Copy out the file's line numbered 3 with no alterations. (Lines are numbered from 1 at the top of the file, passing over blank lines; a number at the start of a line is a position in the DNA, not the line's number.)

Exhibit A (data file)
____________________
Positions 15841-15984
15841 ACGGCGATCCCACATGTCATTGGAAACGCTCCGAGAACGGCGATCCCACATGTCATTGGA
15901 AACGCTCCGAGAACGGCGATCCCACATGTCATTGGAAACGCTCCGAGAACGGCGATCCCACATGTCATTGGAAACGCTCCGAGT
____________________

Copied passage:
15901 AACGCTCCGAGAACGGCGATCCCACATGTCATTGGAAACGCTCCGAGAACGGCGATCCCACATGTCATTGGAAACGCTCCGAGT